Center for Food Safety, Groups Sue to Force FDA to Ban Toxic Chemical in Food Packaging
WASHINGTON – Several environmental and public health advocacy groups filed a lawsuit today asking a federal court in New York to overturn the Food and Drug Administration's denial of a petition to ban the use of a dangerous chemical, perchlorate, in food packaging and other materials used to store and transport food.
Plaintiffs in the case include Center for Food Safety (CFS) and the Natural Resources Defense Council (NRDC), representing themselves, and Breast Cancer Prevention Partners (BCPP), Center for Environmental Health (CEH), Environmental Defense Fund (EDF), and Environmental Working Group (EWG), represented by Earthjustice.
The groups offered the following statements:
"Perchlorate is a dangerous chemical that has no place in our food system," said Ryan Talbott, Staff Attorney for the Center for Food Safety. "Instead of protecting public health and ensuring a safe food supply, FDA caved to industry pressure in a move that ensures continued exposure to this toxic chemical for years to come."
"Perchlorate harms kids, and it is all over our food supply. FDA has enough evidence of these health dangers to take action right now, and its refusal to ban this toxic chemical was reckless," said Erik D. Olson, Senior Strategic Director for Health and Food for the Natural Resources Defense Council. "The courts are absolutely key in blocking brazen Trump administration attempts, like this one, to ignore science and put people at risk for the benefit of private corporate interests."
"A thyroid hormone-disrupting chemical used in rocket fuel, explosives, firearms and fireworks shouldn't be coming anywhere near our food, yet the FDA is continuing to defend its use in food packaging. We've petitioned, been stalled, our objections and arguments ignored, and our request for a public hearing rejected. It's now time that the FDA answer in court for not protecting our health," said Lisette van Vliet, Senior Policy Coordinator for Breast Cancer Prevention Partners.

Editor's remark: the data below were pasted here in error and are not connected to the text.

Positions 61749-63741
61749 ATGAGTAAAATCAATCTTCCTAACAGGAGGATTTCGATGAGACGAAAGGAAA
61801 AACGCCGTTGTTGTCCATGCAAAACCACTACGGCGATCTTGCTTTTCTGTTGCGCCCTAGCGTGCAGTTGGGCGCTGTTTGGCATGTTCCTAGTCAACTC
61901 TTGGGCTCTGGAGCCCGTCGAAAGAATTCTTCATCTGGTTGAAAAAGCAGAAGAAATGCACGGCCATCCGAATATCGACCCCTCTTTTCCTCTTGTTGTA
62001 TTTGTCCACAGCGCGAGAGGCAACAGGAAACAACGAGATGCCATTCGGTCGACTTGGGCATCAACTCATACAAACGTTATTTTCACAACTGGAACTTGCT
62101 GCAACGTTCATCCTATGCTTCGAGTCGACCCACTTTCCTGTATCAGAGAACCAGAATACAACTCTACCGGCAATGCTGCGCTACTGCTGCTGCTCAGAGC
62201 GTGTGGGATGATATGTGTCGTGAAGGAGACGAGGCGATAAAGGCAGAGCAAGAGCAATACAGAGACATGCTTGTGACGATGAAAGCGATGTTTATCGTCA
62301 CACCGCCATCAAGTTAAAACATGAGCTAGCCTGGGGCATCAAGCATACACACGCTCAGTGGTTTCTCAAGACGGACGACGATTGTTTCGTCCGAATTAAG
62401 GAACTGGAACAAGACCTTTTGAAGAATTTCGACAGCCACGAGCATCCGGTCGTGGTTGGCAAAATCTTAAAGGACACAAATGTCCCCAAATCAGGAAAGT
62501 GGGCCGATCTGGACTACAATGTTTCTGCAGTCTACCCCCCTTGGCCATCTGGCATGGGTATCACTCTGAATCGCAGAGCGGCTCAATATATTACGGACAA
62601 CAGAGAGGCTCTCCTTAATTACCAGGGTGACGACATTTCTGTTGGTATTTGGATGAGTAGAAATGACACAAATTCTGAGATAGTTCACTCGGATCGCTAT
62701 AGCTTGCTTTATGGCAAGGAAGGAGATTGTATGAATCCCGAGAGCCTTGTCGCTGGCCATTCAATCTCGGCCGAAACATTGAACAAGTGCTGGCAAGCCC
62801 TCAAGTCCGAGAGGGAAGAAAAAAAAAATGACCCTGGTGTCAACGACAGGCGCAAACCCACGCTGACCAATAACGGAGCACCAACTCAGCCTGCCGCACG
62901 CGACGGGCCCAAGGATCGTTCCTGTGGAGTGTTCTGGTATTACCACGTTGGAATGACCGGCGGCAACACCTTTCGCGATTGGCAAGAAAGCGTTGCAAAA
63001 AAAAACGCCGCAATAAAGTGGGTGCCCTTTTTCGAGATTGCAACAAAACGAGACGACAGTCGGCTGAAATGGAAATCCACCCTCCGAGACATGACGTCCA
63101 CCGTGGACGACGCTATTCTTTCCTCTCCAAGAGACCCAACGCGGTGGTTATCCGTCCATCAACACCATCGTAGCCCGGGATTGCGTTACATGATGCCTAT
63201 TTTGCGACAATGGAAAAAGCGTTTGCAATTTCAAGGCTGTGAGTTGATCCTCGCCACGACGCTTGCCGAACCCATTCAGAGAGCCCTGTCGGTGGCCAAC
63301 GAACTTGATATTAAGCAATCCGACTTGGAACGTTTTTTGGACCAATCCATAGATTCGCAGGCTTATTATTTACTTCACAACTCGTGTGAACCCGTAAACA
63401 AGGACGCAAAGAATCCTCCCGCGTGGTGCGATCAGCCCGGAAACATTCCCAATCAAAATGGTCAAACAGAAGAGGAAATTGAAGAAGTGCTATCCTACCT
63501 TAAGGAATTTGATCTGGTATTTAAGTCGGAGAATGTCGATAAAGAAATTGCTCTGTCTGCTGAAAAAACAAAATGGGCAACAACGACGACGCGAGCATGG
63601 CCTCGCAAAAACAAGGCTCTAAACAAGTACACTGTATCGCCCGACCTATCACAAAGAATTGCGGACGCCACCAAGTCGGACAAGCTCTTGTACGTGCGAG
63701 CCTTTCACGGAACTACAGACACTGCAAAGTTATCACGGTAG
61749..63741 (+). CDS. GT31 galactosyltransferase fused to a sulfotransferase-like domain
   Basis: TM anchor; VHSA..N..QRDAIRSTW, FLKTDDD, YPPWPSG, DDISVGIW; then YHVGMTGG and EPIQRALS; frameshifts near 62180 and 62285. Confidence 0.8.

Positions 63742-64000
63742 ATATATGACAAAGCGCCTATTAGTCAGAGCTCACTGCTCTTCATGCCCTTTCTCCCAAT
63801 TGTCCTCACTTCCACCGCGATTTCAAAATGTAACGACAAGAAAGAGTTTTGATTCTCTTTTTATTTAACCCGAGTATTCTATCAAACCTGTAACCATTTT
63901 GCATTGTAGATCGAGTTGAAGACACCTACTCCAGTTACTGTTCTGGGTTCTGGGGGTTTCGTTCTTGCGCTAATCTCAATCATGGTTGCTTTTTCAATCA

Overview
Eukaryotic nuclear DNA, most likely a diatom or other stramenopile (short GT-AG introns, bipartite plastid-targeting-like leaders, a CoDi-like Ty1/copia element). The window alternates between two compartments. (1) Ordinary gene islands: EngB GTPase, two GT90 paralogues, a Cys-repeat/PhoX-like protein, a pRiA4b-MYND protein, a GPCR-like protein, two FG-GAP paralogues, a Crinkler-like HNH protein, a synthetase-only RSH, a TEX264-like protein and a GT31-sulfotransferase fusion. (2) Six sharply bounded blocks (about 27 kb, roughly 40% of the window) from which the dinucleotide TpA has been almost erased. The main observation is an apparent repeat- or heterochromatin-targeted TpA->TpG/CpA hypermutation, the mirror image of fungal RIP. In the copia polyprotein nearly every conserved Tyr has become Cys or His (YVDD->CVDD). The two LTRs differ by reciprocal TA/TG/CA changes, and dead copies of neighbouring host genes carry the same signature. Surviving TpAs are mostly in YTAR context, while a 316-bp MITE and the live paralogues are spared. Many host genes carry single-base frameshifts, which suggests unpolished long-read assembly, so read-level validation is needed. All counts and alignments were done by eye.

"The FDA's refusal to end the use of a hormone-disrupting chemical like perchlorate in food packaging endangers the health of babies, pregnant mothers, and the development of infants' brains," said Caroline Cox, Senior Scientist for Center for Environmental Health. "The agency has made its priorities clear: politics outweigh sound science and protecting human health."
"FDA's refusal to ban perchlorate in materials that contact our food is illegal. It flies in the face of the Agency's own evidence showing that people are exposed to dangerous levels of perchlorate through food," said Earthjustice attorney Alexis Andiman. "Consumers cannot identify every substance that might get into food, and they shouldn't have to; we need FDA to do its job and protect our health and welfare."
"FDA's own scientists showed that infant and toddler exposure to perchlorate increased after it was allowed in contact with food. But the agency completely ignored this crucial data when it refused to ban this toxic chemical in food packaging and processing equipment," said Tom Neltner, Chemicals Policy Director for Environmental Defense Fund. "We're taking action today to protect children's healthy development."
"Rocket fuel chemicals shouldn't be in the food we feed to babies and toddlers. There is ample evidence that perchlorate causes developmental delays and impairs learning," said Melanie Benesh, Legislative Attorney for the Environmental Working Group. "It's unconscionable that the Trump FDA is ignoring the science and continues to allow perchlorate in food production and packaging. We're taking FDA to court to force the agency to do its job and protect kids from this toxic chemical."
Perchlorate is a chemical compound used in rocket fuel. It is also used as a coating agent in packaging and materials used to store and transport foods like cereal, flour and spices. Exposure to perchlorate is harmful to human health and especially dangerous for fetuses, infants and young children. It has been linked to developmental delays, reduced growth, and impaired learning capabilities.
The groups contend that FDA ignored important evidence and relied on flawed reasoning in denying their petition to ban perchlorate in certain food packaging. They are asking the court to vacate the agency's petition denial, on the ground that it was 'arbitrary and capricious.'
In 2014, a similar coalition of environmental groups petitioned FDA to revoke the agency's 2005 authorization for the use of perchlorate in certain food packaging. FDA denied the petition in 2017.
A copy of the complaint is available here.